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Teach them to meander

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In my home, career paths are a hot topic at the moment. Well, not just this moment but for several moments over the last, gosh, four years now? Five? Since our children were in grade school? Oh yes, that is the most accurate timeline as it was while they were in fourth grade that each of our children were first asked about career goals. It’s not that we weren’t participants in the traditional “What do you want to be when you grow up?” conversations with our kids. It’s that those were all very surface level and fun and included responses like “a dog dula,” or “a fireman who also drives an ice cream truck” or “veternarian-nail-salon-person.”

We weren’t that shook when our child came home with a worksheet ready to be filled out that asked for, like, actual career aspirations. What did shook us was the follow up as it seemed that, even as grade-schoolers, our children were immediately steered toward springboards that would match those career aspirations scrawled on a crinkly piece of homework paper.

As a form of parental protest, we stopped filling out that paper properly. Instead, we sent it back with a once sentence response that read, “They are just going to keep being a kid for a little while longer.”

Okay, yes, we may have held that stance for a bit too long but, again, let’s not split hairs.

Today, we have a junior in college and a senior in high school.

Today, we have finally reach a state of calm in our home as we approached the exit ramp from years of knee-deep panic related to those dang career aspirations. Our college junior has finally found calm as they have, in fact, figured out which direction they will point at their 2025 graduation. Our high school senior has finally found calm as he found a college home that actually encouraged touring students to apply very much undeclared and find that puzzle piece once nestled in their dorms.

And perhaps we have finally found calm because the grownups both had major career shifts in the last 12 months which, as it turns out was perfect, perfect, perfect timing as our kids could witness The Meandering Career Path from a front row seat, popcorn in hand. Perfect. Also stressful, but no big deal (she says months later).

It makes sense, really. I suspect most children see their parents in a single career stop. We tend to skip any major career changes once they reach middle or high school as we know how much stability matters. There will be no moves as we want them to finish school with their friends. There will be no crazy career leaps as we want to feel financially stable heading toward the college application cycles.

Their (the kids) memories often solidify well past the days when we (the adults) are bouncing from job-to-job. They have missed the chaos that occurred when we were clocking out of one job only to clock into another job or when we were scouring the classified for something just a little bit better.

In our home, as far as our children’s memories go … we (the parents) have only had one job.

And I suppose that’s why they (the kids) think they will, too.

No wonder they are panicking as they approach the launch pad. The idea of choosing a single career that will marry until death do they part sounds awful. Of course, we have told them about a bajillion times that they really only need to choose what’s next or what they will do first but … well, you know how receptive teenagers are to parental advice.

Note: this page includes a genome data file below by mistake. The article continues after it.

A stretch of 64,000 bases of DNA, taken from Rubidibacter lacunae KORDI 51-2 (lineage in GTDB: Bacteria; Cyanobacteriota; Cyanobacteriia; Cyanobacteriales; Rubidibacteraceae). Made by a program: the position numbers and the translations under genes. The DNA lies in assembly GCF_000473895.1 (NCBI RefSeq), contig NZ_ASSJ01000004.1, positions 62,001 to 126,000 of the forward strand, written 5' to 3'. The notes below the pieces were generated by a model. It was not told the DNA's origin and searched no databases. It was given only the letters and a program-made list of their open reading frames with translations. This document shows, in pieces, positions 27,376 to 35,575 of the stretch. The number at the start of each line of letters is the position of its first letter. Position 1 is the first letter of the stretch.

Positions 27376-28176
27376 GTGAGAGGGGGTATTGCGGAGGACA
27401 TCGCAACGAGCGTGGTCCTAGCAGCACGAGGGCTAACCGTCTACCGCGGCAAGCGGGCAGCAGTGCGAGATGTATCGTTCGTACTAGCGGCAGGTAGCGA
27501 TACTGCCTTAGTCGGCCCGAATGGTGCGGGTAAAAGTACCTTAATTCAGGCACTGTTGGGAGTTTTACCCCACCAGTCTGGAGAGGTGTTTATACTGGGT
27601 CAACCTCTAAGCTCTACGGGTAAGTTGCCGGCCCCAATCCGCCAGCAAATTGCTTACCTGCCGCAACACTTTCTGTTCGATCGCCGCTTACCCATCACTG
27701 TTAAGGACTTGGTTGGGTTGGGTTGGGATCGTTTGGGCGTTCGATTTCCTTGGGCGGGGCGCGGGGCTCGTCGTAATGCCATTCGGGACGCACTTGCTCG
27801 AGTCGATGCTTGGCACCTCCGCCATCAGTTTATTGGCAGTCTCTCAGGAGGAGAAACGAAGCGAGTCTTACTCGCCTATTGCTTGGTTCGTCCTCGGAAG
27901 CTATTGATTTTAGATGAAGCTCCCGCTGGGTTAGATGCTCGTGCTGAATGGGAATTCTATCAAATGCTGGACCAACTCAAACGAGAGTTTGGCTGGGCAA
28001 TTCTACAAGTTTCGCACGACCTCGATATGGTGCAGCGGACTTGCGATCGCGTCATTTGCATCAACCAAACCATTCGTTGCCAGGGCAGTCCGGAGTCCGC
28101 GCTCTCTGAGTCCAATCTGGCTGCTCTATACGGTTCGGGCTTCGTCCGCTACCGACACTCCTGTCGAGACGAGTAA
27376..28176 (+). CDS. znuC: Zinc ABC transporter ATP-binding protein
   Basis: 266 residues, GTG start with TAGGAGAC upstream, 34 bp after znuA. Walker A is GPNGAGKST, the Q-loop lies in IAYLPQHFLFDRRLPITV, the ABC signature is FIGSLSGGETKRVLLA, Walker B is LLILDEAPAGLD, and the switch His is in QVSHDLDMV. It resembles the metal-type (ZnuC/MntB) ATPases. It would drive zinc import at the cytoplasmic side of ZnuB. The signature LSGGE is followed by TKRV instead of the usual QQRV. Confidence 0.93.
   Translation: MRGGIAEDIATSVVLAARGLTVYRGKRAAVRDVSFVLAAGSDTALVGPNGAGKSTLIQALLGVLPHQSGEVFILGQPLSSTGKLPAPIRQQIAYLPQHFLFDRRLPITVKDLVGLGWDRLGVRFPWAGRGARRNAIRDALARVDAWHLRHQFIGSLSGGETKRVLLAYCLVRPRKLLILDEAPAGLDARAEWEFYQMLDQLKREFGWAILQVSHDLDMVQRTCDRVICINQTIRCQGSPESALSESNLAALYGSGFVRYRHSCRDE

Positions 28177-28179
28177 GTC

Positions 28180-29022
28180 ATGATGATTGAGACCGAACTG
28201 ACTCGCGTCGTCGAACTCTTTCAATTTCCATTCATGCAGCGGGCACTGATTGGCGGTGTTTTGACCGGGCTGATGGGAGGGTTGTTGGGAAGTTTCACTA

Look! The average person has twelve jobs in their lifetime. TWELVE! You don’t have to stay where you land forever!

Have I mentioned how valuable teenagers find parental advice?

Career paths are a hot topic in our home at the moment because Rich and I have both jumped from previous ships. Well, he jumped, I was pushed. Let’s not split hairs. In both cases, it was terrifying. It was also a fantastic reminder that it is our skill sets and relationships that we take from position to position - not our titles. After fifteen years as a business analyst in the tech world, my brain was very much in a robotic find-business-anaylst-tech-job mode at a time when most tech companies were bundled up for hiring freezes.

Eventually it clicked.

I didn’t need to work in tech anymore.

I had spent years prior to my tech swing not working in tech.

I could work anywhere, really, that would benefit from the skills gained in any of the fields that I’d passed through in prior years.

I did start a new job actually-one that, when shared, I am almost guaranteed a response that goes something like this: Wait, now what? And then next: That actually makes perfect sense!

I have taken my skills and relationships to the travel industry and am now knee-deep into absorbing all that I can about booking cruises, piecing together land tours, selecting the perfect all-inclusive, and more. I haven’t decided yet if this will serve as a side gig or if I’ll let it fill my whole career bucket.

With this new position, I am officially above average as it is my thirteenth job.

And my children? Both are witnessing first hand (and for the second time this year) that it is absolutely possible to take a meandering career path and find success.

If you haven’t had a chance to check out Whine & Wine yet, take a listen. If you really want to torture your teens, have them listen, too.

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